No mission creep in Libya: Hague
There is no "mission creep" in Libya, Foreign Secretary William Hague has said after holding what he said were "inspiring" talks with rebel leaders in Benghazi.
Mr Hague made a surprise visit to the rebel stronghold as part of a co-ordinated mission as UK assault helicopters joined the Nato-led airstrikes for the first time.
He said he had a "fairly clear sense" of the make-up of the opposition group Britain backs to take control of the country but conceded that its plans remained "embryonic".
But the escalation of the military mission with the introduction of the Apaches has renewed concerns among MPs that it has gone well beyond the remit endorsed by the United Nations.
Mr Hague insisted Britain, which has repeatedly called on Gaddafi to go, remained "strictly within the United Nations resolutions" which was vital to maintain international support.
"We will continue in that vein, intensifying what we are doing and the Apache helicopters are a part of that but this is different from mission creep.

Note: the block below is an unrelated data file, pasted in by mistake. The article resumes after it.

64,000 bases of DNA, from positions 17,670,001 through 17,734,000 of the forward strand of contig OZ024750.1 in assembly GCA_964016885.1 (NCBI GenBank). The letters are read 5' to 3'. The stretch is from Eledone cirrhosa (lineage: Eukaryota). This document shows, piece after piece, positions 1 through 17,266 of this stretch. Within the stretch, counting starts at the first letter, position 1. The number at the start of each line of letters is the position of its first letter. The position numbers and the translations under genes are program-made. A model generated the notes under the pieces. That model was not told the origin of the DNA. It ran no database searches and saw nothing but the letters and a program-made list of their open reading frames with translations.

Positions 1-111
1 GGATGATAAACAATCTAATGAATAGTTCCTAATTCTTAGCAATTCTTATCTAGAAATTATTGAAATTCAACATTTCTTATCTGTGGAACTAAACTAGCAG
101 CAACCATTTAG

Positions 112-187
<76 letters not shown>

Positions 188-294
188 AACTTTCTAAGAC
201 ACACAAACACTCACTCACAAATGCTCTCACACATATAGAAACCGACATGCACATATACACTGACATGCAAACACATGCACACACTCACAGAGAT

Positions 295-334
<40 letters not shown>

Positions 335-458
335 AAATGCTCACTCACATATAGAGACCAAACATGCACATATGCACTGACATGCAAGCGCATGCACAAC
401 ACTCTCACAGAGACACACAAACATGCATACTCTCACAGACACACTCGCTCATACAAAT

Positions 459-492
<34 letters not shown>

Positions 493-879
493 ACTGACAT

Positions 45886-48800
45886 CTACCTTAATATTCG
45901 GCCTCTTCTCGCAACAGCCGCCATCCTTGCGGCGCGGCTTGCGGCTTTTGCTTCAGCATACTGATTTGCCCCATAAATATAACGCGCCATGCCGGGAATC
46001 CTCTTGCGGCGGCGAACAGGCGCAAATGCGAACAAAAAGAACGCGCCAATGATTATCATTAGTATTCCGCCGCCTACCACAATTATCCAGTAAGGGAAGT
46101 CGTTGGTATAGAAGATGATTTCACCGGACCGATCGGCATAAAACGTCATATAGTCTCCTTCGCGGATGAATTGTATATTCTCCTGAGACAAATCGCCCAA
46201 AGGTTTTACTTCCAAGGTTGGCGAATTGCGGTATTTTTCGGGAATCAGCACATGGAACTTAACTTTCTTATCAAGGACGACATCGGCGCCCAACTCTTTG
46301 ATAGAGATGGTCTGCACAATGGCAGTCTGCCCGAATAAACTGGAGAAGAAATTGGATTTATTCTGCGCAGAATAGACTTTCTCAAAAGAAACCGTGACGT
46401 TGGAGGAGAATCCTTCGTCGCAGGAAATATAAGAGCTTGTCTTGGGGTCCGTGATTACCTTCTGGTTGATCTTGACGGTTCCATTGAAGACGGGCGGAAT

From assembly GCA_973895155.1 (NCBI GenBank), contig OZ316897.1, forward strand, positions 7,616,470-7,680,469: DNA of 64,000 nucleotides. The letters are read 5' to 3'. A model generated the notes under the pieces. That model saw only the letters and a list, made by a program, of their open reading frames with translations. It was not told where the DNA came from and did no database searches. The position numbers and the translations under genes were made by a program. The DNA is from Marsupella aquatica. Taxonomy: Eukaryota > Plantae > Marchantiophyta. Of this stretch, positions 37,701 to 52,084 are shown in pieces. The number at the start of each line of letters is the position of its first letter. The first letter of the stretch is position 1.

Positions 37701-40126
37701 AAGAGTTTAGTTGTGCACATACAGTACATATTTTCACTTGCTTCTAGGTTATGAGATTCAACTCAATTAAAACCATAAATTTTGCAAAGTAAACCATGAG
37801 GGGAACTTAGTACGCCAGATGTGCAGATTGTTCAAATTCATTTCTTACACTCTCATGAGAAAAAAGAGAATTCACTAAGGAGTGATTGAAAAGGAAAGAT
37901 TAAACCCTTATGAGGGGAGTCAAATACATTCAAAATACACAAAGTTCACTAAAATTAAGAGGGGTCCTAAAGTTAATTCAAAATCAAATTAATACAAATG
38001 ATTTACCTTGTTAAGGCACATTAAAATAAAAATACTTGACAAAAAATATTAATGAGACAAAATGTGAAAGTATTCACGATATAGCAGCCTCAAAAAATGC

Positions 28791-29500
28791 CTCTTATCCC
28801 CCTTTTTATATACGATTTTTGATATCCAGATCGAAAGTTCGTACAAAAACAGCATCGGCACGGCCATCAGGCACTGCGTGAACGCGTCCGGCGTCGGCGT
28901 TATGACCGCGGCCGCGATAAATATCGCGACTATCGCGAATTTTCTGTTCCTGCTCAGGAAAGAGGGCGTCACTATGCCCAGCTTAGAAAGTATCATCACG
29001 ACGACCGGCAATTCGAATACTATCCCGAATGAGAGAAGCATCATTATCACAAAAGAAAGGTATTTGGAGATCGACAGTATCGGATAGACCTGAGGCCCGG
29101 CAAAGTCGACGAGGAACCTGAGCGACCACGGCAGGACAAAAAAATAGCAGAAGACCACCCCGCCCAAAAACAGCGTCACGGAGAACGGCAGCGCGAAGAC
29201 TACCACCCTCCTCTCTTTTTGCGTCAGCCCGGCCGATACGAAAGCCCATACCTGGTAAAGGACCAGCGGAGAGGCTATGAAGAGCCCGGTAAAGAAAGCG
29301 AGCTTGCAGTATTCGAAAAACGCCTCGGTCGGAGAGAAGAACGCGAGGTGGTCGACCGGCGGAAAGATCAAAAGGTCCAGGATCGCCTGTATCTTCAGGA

"This is not mission creep changing the nature of the mission; this is intensifying what we are doing in order to make this mission a success."
The action could still take "days or weeks or months" he conceded, and could require peacekeeping troops on the ground after defeat for Gaddafi - though not with British soldiers.
Army Air Corps Apaches - flying from HMS Ocean off the Libyan coast - saw a second night of action, using Hellfire missiles to destroy a multiple rocket launch system near Brega.
RAF Tornados also joined other Nato aircraft in what the MoD called a "major strike" on a large surface-to-air missile depot in the capital Tripoli.